It's time that I make myself very clear on the subject of pyrethrum and PBO. Pyrethrum is a natural material made from the painted daisy (Chrysanthemum cinerariaefolium or Chrysanthemum coccineum). Pyrethrins are the six compounds in pyrethrum that have insecticidal power.

I've been concerned about the misuse of pyrethrum products for some time, and I have never recommended a pyrethrum product that contains other toxic materials. One of the common extra ingredients is PBO, which is a synthetic synergist that gives the basic insecticide more killing power.

As you can read in the Journal of Pesticide Reform (Vol. 22, No. 1), published by the Northwest Coalition for Alternatives to Pesticides, there are scary facets to pyrethrum. The journal says that in laboratory tests, insecticides made from pyrethrum have caused tumors in animals, increased the risk of leukemia, disrupted the normal function of *** horomones, and triggered allergic reactions including heart attack and asthma.

See www.pesticide.org/PyrethrinsPyrethrum.pdf

Because of a recent surge of interest in using pyrethrum for mosquito control, I feel that I need to make my warnings stronger. Pyrethrum and related products are neurotoxins. These days, they are being recommended for use as safe, natural insecticides. The concept of the backyard mosquito mist system in which they are being used is good, but cedar or other biological products should be used instead of neurotoxins. The alternatives work as well, but they don't kill beneficial insects and are considerably less toxic.

In addition, some consultants and quite a few stores and contractors are selling and using combination pyrethrum/diatomaceous earth/PBO products. This concerns me because they are promoting these products as organic, and the idea often is marketed as something that I approve. I do not approve of these products. In my opinion, these pest-control products are in the same unacceptable category as diazinon, Dursban, Sevin and Orthene.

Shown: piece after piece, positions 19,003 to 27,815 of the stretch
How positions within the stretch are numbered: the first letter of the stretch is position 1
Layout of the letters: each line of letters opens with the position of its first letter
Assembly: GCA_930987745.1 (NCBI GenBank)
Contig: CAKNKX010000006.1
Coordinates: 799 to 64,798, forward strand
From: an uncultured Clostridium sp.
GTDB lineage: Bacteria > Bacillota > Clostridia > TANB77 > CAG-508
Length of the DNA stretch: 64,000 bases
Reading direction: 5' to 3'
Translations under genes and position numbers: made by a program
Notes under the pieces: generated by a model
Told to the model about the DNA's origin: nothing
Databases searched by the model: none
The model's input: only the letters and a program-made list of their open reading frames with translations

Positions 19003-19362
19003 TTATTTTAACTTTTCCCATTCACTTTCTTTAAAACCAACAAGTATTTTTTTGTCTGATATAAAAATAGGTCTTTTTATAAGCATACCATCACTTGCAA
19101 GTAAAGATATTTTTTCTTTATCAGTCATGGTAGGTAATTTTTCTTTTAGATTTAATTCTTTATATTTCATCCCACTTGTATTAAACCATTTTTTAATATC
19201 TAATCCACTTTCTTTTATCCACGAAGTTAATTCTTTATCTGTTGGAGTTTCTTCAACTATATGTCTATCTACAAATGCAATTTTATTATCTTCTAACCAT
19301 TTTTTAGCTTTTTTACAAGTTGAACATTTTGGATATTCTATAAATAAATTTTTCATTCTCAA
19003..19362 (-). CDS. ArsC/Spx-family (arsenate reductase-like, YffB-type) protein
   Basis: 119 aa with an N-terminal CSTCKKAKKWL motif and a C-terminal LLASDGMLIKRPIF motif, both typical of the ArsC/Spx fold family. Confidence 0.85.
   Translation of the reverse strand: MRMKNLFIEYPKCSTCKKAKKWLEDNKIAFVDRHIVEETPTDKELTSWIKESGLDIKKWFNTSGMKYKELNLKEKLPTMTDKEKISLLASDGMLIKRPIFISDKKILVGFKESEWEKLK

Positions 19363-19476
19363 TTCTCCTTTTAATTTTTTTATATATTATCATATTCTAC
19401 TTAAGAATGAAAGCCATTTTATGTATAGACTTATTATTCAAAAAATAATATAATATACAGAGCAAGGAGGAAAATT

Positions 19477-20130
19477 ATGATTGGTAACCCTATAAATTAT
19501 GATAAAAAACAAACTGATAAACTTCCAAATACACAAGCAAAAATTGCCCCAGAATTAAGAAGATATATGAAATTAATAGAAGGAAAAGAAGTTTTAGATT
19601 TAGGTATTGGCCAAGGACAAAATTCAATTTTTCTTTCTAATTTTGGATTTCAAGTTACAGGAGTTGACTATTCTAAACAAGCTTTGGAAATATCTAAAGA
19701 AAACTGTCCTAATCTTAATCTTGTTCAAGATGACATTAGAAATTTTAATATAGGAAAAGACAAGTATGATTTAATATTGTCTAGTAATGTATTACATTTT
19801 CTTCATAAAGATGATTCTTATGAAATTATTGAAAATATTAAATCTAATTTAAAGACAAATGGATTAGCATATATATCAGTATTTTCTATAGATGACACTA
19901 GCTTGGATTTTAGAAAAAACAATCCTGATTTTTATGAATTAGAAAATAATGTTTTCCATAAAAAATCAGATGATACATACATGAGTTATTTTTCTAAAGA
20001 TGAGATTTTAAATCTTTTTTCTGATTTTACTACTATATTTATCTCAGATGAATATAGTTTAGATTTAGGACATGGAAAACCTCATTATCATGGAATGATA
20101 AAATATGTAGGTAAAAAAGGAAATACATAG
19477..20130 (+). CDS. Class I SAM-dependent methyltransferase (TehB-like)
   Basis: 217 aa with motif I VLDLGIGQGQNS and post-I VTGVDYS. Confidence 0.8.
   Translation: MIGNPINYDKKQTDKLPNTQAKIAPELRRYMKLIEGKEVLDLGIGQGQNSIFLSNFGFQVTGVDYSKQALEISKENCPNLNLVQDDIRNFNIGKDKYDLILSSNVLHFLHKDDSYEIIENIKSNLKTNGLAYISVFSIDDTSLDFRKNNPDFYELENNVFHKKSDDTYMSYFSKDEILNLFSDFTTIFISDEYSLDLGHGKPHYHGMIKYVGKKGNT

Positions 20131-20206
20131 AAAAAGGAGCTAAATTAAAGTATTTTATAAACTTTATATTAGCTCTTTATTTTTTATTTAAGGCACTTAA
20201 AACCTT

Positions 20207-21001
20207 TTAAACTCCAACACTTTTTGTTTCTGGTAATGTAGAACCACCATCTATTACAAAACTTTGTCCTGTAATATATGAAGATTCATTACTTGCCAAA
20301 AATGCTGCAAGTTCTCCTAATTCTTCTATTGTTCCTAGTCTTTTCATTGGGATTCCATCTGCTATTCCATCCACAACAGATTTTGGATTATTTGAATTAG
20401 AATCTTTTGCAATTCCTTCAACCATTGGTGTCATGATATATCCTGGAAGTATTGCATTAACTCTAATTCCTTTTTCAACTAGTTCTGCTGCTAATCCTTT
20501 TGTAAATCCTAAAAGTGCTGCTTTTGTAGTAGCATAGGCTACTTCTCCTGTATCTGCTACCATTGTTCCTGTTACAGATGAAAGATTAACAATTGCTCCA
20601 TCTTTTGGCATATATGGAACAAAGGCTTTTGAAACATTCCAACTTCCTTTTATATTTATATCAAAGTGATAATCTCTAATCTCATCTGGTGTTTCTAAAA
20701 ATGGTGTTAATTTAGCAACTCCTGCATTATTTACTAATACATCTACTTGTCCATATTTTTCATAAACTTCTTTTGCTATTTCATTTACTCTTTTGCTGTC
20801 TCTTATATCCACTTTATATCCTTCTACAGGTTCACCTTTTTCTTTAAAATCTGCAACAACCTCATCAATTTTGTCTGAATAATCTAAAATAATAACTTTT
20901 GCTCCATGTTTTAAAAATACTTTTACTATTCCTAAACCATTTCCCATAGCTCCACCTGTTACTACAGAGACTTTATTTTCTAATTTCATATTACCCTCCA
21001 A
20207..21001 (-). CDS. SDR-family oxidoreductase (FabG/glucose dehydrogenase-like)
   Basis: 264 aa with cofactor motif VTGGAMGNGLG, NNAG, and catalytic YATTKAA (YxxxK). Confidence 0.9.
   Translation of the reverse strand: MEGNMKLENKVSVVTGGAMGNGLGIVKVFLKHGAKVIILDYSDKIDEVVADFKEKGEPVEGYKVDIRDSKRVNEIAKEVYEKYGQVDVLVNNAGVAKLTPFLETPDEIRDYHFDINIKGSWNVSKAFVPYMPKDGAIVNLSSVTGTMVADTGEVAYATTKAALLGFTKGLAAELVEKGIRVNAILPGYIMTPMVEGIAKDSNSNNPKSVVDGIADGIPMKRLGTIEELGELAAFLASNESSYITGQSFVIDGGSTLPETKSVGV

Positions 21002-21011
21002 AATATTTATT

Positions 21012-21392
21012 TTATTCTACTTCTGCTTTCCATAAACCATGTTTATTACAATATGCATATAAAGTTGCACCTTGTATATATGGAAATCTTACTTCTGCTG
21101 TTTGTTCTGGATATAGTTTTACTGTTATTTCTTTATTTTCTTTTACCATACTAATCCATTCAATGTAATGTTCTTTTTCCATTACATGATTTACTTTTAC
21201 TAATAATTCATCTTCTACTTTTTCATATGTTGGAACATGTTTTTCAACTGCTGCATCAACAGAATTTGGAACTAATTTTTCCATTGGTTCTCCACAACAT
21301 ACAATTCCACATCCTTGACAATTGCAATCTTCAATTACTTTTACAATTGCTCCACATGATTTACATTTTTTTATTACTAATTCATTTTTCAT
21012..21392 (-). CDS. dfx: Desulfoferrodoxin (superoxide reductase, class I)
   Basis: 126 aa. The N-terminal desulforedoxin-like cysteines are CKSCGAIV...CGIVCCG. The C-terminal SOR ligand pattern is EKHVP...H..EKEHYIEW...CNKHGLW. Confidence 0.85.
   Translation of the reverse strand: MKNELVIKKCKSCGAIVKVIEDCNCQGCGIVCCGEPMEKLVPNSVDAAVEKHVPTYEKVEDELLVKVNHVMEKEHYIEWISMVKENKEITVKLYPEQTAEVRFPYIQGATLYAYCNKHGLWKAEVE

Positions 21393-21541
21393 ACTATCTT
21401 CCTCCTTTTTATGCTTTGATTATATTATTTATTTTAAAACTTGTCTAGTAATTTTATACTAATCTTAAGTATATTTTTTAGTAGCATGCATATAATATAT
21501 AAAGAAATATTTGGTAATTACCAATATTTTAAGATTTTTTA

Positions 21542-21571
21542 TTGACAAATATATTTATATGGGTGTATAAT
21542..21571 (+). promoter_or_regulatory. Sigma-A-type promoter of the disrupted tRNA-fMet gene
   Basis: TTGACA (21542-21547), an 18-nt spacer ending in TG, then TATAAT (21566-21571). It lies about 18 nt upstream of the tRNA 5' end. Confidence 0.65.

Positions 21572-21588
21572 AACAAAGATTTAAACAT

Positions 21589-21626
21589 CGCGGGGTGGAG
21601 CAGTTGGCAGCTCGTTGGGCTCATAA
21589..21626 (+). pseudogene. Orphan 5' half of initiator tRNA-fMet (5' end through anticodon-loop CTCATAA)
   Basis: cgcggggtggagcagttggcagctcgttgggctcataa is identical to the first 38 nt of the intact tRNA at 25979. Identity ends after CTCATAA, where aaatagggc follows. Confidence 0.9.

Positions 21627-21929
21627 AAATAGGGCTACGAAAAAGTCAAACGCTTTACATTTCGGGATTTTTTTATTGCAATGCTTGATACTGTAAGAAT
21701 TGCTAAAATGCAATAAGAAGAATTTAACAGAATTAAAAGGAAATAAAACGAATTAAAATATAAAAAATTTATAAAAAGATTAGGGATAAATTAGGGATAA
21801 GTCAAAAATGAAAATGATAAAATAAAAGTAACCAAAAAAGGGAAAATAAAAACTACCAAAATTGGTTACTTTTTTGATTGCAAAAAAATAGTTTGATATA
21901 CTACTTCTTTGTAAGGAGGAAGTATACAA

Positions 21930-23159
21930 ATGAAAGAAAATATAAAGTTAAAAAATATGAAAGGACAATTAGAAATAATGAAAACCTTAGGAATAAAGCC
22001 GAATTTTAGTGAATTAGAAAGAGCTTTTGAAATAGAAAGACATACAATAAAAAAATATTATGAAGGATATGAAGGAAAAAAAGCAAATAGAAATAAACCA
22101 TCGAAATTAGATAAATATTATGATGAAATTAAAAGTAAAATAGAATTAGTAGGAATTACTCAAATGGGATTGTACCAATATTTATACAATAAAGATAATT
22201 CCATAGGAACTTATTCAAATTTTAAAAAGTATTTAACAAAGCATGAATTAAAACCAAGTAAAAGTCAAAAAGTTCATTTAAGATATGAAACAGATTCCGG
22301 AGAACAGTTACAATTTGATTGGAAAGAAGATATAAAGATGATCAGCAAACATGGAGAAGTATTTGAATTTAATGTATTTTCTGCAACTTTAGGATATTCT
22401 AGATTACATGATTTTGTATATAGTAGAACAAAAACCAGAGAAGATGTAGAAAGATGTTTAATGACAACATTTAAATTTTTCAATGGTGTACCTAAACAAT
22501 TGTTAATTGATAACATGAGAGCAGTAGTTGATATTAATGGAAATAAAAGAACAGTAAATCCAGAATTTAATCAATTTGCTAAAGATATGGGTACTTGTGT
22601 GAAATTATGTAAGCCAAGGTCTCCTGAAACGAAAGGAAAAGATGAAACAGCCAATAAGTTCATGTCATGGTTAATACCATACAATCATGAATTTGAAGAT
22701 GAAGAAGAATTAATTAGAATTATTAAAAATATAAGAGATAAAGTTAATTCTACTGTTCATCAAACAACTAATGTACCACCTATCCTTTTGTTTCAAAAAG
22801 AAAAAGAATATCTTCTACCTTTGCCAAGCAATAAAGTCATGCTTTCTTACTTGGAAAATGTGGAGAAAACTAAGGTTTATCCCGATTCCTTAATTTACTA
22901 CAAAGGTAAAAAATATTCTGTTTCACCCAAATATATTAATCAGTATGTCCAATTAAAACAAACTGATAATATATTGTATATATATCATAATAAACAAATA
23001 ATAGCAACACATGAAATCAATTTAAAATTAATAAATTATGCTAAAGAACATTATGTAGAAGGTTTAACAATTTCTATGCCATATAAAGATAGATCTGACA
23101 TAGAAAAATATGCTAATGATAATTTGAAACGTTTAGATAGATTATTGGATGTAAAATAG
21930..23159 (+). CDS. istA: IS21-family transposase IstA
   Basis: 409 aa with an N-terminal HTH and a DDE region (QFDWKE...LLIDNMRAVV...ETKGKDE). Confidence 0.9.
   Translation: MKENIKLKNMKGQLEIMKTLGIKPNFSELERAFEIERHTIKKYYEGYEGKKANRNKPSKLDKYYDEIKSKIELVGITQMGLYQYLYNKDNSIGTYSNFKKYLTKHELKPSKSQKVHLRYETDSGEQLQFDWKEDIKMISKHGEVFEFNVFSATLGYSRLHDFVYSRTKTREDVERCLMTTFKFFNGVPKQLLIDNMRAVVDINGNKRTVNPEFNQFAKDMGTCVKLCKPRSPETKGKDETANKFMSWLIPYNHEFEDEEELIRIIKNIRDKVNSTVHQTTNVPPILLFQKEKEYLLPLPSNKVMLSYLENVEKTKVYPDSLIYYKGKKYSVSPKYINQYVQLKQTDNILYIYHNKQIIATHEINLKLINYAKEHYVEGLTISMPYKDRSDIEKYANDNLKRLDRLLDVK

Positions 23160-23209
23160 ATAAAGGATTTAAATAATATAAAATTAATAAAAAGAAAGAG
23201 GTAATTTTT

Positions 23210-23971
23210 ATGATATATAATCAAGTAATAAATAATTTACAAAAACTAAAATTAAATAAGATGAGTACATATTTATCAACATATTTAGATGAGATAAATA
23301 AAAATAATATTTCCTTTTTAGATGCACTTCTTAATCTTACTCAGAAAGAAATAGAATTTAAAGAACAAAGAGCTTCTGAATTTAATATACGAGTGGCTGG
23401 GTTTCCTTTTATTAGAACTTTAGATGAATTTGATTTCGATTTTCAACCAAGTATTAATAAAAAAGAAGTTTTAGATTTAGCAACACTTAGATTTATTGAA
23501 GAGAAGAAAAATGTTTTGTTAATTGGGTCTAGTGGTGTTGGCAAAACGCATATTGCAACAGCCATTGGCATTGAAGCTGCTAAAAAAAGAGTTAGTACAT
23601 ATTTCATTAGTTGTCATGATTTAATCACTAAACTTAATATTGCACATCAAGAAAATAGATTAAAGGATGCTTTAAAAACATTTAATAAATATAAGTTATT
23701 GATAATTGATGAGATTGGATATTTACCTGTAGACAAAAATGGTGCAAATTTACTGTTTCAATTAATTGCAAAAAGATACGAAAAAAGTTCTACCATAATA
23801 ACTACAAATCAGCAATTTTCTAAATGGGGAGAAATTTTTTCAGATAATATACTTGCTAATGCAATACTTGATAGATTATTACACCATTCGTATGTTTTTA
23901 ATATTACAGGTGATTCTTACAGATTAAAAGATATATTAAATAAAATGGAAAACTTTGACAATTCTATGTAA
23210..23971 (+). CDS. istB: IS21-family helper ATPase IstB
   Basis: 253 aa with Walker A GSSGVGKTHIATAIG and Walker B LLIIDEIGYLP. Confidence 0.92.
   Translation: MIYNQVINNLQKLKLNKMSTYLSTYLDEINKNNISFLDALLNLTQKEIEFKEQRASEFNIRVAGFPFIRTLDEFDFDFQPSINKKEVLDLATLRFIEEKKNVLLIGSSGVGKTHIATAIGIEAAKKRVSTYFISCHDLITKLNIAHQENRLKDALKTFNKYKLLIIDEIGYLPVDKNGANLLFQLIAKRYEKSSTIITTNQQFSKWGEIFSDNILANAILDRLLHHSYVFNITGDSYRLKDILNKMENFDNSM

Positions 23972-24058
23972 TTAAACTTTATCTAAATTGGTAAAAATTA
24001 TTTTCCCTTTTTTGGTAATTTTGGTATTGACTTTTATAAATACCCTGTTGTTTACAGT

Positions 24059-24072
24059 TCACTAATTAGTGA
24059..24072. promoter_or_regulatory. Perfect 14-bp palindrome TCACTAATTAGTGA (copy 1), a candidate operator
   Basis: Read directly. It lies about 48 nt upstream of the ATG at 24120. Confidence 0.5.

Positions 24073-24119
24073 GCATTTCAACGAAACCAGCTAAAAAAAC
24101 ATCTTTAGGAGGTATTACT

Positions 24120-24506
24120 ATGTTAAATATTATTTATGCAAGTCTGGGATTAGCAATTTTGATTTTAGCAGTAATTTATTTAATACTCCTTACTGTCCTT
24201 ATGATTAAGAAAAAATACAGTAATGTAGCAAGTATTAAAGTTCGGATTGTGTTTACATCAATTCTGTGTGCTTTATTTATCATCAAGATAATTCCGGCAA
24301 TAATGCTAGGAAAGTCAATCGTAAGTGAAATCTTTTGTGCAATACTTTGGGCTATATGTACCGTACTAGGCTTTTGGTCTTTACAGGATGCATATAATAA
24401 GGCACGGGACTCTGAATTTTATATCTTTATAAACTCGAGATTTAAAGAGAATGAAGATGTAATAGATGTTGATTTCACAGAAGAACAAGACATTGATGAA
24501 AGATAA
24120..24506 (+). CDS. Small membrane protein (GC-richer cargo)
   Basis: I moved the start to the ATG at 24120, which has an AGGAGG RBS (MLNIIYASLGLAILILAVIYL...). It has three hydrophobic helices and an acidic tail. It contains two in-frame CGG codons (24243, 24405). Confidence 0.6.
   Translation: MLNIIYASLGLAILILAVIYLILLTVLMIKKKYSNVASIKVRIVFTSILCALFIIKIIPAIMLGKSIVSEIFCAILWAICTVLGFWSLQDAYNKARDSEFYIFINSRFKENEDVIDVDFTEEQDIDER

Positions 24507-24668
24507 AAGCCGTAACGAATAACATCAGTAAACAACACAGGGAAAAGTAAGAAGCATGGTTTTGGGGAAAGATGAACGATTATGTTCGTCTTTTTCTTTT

PBO deserves specific comment as well. It shows up in a variety of pesticides, even some orange oil/d-limonene and neem products. These combinations are unacceptable in an organic program. You'll find information about PBO in the Journal of Pesticide Reform, too.

PBO has some of the same toxicity issues as pyrethrum, but it is exponentially worse when mixed with other toxic chemicals to make them more effective at killing bugs. Pyrethrum products are toxic to bees, fish and other aquatic life, but they are even more toxic when PBO is added. For me, pyrethrum no longer is an acceptable insect control in an organic program. Pyrethrum combined with PBO has never been acceptable.

Furthermore, synthetic pyrethroids that also contain PBO are even worse than the "natural" products. Synthetic pyrethroids are similar in chemistry and action to pyrethrum pesticides, but they are a bigger problem for people with allergies and asthma. One of those synthetic pyrethroid products is Scourge, which is being used by Dallas and other cities for mosquito control. Its active ingredients are a pyrethroid called resmethrin and PBO. Some consumer products containing synthetic pyrethroids also are available for the control of ticks, fleas, ants and other insects. I urge you to avoid them.

http://www.dirtdoctor.com/organic/garde ... n/id/2536/